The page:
Board member of DNB International
A kind of movement emerged within DNB, in which we inspired each other.
"It has always been my dream to work for the central bank and make a real impact on the economy. So when I was offered a job as a policy officer after my internship at DNB more than ten years ago, I was over the moon, but also a little worried: would I be able to perform well in a Dutch environment? I am from Romania and did not speak a word of Dutch at the time. Fortunately, my concern turned out to be completely unfounded. Not only was my induction day in English, but all meetings in my department were also held in English - and still are in my current role as Banking Supervision Team Lead. As a result, I immediately felt welcome at DNB as an international.
So I was all the more surprised after having returned from my secondment at the Federal Reserve Bank of New York in 2018 to learn that the induction day for all new employees was held in Dutch. Given that DNB continued to hire new international colleagues, that struck me as odd. Around that time, some colleagues and I started considering setting up a network for internationals at DNB. Not much later, DNB International came into being, and I became a board member. During that same period, various other networks were set up at DNB, and a kind of movement emerged in which we inspired each other to give a stronger voice to minorities.
People from different countries have different ways of working.
As DNB International we undertake all kinds of activities, such as (online) drinks and an international cuisine evening. In addition, our network acts as the contact point and resource for expats seconded to DNB, and we have developed a mentoring programme for international recruits. Under this programme, a personal mentor introduces them to DNB, Dutch culture and the Dutch people.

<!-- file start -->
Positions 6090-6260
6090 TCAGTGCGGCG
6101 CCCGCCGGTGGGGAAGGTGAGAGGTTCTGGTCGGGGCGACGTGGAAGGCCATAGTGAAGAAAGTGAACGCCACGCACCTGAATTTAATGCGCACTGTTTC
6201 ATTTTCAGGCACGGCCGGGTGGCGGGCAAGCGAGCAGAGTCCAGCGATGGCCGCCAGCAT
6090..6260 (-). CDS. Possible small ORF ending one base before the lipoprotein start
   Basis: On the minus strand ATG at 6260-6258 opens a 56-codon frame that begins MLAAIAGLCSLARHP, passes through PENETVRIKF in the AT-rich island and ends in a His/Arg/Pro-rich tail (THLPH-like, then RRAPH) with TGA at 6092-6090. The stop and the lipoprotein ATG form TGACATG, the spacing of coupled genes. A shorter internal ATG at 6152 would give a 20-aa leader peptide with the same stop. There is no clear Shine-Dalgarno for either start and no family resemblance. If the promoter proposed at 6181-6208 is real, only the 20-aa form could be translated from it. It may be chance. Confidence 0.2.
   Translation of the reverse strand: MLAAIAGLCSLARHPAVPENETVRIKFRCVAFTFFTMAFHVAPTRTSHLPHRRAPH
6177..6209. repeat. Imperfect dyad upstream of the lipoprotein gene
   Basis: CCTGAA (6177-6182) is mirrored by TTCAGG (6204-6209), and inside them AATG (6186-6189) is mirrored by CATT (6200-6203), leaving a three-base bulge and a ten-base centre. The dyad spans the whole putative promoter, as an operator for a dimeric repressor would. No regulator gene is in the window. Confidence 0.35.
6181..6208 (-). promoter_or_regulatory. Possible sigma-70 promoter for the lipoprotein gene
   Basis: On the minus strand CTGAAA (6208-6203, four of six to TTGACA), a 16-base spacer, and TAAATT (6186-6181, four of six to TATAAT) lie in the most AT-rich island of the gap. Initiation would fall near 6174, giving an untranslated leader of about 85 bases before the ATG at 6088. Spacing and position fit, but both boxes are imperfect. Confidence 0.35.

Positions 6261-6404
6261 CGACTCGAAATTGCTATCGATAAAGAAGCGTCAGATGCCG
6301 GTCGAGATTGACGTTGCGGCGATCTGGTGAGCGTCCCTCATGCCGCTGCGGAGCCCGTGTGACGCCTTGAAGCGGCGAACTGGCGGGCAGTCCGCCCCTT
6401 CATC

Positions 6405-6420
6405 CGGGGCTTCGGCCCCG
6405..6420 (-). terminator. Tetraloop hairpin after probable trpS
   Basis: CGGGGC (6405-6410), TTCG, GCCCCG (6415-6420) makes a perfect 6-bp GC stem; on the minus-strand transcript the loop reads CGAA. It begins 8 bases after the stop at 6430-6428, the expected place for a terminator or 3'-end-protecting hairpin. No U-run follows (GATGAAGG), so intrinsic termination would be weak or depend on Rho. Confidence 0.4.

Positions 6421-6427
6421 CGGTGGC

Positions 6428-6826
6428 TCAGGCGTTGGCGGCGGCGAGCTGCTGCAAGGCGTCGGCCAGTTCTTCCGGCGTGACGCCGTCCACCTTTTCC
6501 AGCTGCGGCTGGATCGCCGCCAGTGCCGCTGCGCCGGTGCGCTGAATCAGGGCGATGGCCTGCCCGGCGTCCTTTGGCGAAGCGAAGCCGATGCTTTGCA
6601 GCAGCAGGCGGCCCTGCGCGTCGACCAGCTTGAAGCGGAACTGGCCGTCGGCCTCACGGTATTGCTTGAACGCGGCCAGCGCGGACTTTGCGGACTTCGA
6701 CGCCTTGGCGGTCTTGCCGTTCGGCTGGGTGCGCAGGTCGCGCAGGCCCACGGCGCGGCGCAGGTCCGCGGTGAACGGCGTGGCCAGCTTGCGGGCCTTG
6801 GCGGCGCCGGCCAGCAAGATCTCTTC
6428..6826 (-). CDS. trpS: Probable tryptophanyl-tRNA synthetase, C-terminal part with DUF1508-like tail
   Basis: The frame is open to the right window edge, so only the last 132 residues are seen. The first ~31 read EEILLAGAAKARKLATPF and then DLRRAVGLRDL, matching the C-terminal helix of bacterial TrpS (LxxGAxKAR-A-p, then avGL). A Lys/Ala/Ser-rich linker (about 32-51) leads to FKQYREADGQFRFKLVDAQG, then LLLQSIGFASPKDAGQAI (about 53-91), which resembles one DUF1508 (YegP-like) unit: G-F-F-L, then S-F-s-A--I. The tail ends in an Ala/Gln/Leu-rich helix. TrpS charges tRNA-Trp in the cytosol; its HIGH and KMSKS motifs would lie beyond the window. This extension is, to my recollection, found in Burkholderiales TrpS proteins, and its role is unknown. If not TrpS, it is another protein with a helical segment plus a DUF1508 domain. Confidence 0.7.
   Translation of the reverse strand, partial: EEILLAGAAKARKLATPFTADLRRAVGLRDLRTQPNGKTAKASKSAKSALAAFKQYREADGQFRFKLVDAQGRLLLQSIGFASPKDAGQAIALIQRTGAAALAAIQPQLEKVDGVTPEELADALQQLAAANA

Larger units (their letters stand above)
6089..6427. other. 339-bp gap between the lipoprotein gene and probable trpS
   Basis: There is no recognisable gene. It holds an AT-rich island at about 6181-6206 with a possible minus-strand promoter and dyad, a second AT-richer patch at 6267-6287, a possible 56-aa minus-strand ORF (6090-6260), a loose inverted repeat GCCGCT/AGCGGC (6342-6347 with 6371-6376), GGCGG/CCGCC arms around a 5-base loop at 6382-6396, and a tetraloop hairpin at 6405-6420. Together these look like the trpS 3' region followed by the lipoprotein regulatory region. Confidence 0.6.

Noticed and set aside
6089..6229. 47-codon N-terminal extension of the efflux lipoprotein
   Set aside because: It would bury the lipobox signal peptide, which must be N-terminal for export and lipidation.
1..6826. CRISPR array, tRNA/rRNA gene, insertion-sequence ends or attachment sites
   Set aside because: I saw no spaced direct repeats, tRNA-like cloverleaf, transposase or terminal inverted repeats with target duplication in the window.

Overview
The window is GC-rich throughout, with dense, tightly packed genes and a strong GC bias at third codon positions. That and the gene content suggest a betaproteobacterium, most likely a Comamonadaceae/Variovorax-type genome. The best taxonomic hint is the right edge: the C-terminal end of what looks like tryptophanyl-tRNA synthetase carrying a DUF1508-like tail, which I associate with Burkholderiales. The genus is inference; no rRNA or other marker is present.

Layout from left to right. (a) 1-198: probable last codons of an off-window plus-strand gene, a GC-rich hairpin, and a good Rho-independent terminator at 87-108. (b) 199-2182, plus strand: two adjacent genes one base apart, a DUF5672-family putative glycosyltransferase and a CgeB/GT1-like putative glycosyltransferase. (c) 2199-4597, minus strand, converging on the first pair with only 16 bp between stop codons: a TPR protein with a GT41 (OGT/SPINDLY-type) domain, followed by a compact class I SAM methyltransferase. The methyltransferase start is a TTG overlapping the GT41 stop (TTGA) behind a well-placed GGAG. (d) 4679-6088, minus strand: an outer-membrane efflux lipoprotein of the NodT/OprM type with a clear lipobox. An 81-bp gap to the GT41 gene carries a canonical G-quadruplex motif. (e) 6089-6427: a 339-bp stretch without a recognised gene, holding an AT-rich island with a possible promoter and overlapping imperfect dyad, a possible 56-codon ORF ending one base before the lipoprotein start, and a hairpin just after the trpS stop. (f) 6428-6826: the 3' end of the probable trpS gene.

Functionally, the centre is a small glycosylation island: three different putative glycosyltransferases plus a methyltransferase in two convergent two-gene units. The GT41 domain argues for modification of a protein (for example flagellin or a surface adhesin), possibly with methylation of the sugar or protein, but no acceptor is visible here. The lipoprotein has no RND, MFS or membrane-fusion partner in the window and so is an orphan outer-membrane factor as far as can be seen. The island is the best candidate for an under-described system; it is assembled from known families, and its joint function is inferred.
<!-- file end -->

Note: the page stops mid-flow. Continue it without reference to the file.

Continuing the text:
Recently, we also discussed the book "The Culture Map" by Erin Meyer together. In it, Meyer explains that people from different countries have different ways of working and different working habits. The book provides a clear framework, not only about how individual behaviour is different, but also how it is culture-specific. At DNB, obviously we work closely with the ECB. That is why it is important to discuss these issues within such an international context.
English is on the increase
Any interested DNB employee can have themselves put on the mailing list and participate in our activities, even if they do not have an international background. Currently, we have just over 100 members, of whom about 80% are international and 20% Dutch.
Besides organising activities that connect Dutch and international DNB employees, we also want our voice to be heard within the organisation. For example, as a network we are represented on the Diversity Board, where we advocate a wider use of the English language. Not only do we want more English-language documentation to become available, we also want to provide Dutch language lessons. DNB is adapting at lightning speed, and we have already made great strides: a good deal of information and key internal communications are now in English, as are the basic training courses. So, as a network, we have a great amount of freedom, many resources and much support from DNB to pursue our priorities in various areas. That gives me a lot of energy."
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